Published on 30 November 2005
In 20th century France, Théodore Monod has stood as an icon for desert exploration. In his older days, cherished by the media, he became a symbol of the loneliness, harshness, and dedication to field work in the Sahara. Founder and director of the Institut fondamental d’Afrique noire (that he managed for nearly twenty-five years), he was also a professor at the Muséum national d’histoire naturelle (where he worked all over his career) and a member of the French Academy of Sciences. He was a good speaker and a gifted and prolific writer in fields as diverse as zoology, botany, geology, archaeology and prehistory, ethnology and anthropology, history and history of sciences, ecology and environment, humanism and philosophy, even poetry. The present volume collects the references of his writings over ninety years (1915-2004), representing no less than two thousands one hundred and seventy-seven entries. Whereas half of them are strictly academic publications, over a hundred were written for the general public. His best-seller, Méharées, was published in twenty-two editions in several languages. Other writings reflect the philosophical and religious thoughts of this engaged naturalist concerned about the world around him. The list of taxa described by Monod, and the taxa and place names named after him, are a tribute to his interactions with the scientific community and his celebrity with the public. An inventory of the Monod archives deposited with the Central Library of the Museum concludes the work.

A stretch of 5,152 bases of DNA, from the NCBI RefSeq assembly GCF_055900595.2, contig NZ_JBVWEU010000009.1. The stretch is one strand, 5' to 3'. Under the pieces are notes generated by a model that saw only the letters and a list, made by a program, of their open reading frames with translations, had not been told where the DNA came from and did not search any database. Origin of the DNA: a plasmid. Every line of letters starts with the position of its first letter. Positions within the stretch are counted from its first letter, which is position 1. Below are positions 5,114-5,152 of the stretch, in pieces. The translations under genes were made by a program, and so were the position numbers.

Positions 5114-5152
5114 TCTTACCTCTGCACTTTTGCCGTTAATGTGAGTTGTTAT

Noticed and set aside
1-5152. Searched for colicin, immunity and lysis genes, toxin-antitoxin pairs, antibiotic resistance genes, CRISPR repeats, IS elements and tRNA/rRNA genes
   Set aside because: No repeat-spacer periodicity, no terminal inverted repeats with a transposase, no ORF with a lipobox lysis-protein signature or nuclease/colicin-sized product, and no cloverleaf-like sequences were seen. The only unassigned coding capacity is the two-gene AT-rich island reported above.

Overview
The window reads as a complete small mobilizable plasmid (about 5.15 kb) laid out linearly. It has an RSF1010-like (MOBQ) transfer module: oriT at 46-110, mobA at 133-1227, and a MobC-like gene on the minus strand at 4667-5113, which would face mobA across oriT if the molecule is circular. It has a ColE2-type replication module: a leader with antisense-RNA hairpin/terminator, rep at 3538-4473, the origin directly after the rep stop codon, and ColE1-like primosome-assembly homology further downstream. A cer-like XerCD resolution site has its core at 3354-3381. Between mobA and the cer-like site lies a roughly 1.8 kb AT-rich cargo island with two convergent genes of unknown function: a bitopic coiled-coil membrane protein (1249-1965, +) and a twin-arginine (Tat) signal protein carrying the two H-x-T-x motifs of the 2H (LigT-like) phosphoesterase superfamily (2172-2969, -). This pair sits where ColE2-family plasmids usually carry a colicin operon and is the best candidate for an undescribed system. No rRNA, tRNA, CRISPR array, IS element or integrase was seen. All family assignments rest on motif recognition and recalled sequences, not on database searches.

Hureau (Jean-Claude) & Escudier (Denis), Théodore Monod : 90 années de publications, Paris : Muséum national d'Histoire naturelle, 2005, 357 p. (Archives ; 9).